WIGRAM, William (1780-1858).
Available from Boydell and Brewer
Family and Education
Director, London Assurance Co. 1806-9; director E.I. Co. 1809-54, dep. chairman 1822-3, Apr.-Oct. 1833, chairman 1823-4.
Lt. Epping Forest vol. cav. 1804, maj. 2 R.E.I. vols. 1809, lt.-col. 1812, 1820.
Wigram was described by his father in 1828 as ‘deservedly the son who is likely to enjoy the confidence of all my family’. After assisting in his father’s office at 3 Crosby Square, London, he became managing partner in Reid’s Brewery Company and a director of the East India Company. In 1807 he was elected for New Ross, a borough controlled by his distant kinsman Charles Tottenham, whose eldest son was married to Wigram’s sister. Sir Arthur Wellesley, however, noted him in his analysis of the Irish representation, as ‘brought in by Lord Ely’, Tottenham’s cousin, who had also returned Wigram’s father in 1806. Wellesley added to his note ‘supports government’, and the Whigs were ‘doubtful’ of his support in 1810. His only recorded votes were with government on the Scheldt question, 5 Mar., against the discharge of John Gale Jones, 16 Apr., and against parliamentary reform, 21 May 1810, with government on the Regency, 1 Jan. 1811, and against Canning’s motion on Catholic relief, 22 June 1812. He is not known to have spoken before 1820. Peel, who thought that he had ‘an engagement for the seat for years and not for Parliaments’ which would expire in 1814, wanted Wigram to come in for New Ross again in 1812, but he was replaced by Charles Leigh, whose family shared control of the borough with the Tottenhams.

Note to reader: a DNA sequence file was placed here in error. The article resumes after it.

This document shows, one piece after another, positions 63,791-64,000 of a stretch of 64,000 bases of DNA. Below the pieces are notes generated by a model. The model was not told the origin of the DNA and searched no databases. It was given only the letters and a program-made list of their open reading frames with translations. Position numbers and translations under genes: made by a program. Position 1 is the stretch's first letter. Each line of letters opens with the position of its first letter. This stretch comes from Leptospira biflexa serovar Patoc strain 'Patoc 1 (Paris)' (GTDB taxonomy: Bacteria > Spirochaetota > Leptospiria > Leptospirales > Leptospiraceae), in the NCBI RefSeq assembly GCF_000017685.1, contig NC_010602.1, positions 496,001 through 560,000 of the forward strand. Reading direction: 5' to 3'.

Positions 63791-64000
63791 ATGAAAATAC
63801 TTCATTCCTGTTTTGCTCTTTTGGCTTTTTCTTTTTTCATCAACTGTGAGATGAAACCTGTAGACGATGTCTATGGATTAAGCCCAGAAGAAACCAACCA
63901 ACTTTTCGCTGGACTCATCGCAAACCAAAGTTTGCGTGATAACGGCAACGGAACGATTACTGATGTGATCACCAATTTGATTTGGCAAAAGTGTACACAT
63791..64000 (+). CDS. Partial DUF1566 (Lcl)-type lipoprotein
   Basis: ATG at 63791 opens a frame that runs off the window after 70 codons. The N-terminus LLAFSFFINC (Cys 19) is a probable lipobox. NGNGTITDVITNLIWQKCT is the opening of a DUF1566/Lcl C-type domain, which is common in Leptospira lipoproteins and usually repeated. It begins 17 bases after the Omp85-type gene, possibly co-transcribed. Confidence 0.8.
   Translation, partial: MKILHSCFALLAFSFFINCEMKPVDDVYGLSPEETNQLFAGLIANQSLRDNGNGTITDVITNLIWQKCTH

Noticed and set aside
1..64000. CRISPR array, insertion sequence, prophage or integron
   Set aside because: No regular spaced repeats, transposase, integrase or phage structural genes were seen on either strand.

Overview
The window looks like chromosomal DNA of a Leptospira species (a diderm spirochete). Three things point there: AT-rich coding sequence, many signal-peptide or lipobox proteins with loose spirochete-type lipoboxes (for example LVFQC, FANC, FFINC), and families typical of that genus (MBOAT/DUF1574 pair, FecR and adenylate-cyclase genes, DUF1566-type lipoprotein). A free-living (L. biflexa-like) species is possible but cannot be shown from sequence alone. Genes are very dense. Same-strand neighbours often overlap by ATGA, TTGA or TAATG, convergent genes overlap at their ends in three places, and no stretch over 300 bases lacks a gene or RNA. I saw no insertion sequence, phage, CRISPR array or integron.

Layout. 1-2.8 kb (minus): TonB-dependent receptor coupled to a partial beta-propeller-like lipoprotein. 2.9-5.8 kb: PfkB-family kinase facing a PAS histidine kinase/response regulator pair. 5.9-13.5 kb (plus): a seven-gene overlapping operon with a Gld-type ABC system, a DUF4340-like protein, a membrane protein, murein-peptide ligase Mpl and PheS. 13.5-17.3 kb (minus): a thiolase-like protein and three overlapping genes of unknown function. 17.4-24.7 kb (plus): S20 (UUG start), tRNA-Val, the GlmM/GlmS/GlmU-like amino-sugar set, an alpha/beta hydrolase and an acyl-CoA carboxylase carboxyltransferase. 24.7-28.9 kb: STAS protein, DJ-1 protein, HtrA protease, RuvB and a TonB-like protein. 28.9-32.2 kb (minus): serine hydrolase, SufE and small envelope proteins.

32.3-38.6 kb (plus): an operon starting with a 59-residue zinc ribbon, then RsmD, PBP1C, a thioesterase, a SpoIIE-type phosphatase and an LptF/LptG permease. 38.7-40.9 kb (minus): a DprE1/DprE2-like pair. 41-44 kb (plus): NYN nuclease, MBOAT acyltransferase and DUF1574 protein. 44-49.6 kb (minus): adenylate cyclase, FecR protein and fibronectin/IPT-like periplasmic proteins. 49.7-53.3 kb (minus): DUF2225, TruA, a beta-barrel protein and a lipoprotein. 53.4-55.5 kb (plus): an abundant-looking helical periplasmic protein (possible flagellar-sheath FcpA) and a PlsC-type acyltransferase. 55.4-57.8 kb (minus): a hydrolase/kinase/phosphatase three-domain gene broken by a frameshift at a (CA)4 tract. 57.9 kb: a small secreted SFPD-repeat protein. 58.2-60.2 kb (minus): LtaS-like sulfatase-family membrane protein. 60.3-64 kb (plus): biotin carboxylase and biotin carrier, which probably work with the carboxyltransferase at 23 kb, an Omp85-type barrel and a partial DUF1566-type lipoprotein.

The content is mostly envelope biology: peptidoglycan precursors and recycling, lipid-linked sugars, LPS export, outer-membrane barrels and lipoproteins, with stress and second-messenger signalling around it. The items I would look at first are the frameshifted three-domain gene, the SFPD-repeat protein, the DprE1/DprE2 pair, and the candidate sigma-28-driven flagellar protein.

Wigram, who subsequently settled at Bennington